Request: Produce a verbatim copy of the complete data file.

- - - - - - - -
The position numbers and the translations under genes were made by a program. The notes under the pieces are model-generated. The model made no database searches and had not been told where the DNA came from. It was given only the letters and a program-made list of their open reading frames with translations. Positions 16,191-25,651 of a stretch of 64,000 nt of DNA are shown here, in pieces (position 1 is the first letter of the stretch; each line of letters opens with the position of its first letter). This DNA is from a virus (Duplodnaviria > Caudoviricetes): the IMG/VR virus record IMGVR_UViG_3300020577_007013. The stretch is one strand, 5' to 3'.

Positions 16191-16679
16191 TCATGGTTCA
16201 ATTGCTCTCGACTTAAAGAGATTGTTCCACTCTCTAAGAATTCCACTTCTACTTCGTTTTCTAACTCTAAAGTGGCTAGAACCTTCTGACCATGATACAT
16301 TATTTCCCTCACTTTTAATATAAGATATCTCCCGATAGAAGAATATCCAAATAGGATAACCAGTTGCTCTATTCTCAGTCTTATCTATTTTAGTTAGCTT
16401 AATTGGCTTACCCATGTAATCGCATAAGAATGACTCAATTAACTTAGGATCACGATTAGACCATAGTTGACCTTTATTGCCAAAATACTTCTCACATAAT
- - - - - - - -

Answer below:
The position numbers and the translations under genes were made by a program. The notes under the pieces are model-generated. The model made no database searches and had not been told where the DNA came from. It was given only the letters and a program-made list of their open reading frames with translations. Positions 16,191-25,651 of a stretch of 64,000 nt of DNA are shown here, in pieces (position 1 is the first letter of the stretch; each line of letters opens with the position of its first letter). This DNA is from a virus (Duplodnaviria > Caudoviricetes): the IMG/VR virus record IMGVR_UViG_3300020577_007013. The stretch is one strand, 5' to 3'.

Positions 16191-16679
16191 TCATGGTTCA
16201 ATTGCTCTCGACTTAAAGAGATTGTTCCACTCTCTAAGAATTCCACTTCTACTTCGTTTTCTAACTCTAAAGTGGCTAGAACCTTCTGACCATGATACAT
16301 TATTTCCCTCACTTTTAATATAAGATATCTCCCGATAGAAGAATATCCAAATAGGATAACCAGTTGCTCTATTCTCAGTCTTATCTATTTTAGTTAGCTT
16401 AATTGGCTTACCCATGTAATCGCATAAGAATGACTCAATTAACTTAGGATCACGATTAGACCATAGTTGACCTTTATTGCCAAAATACTTCTCACATAAT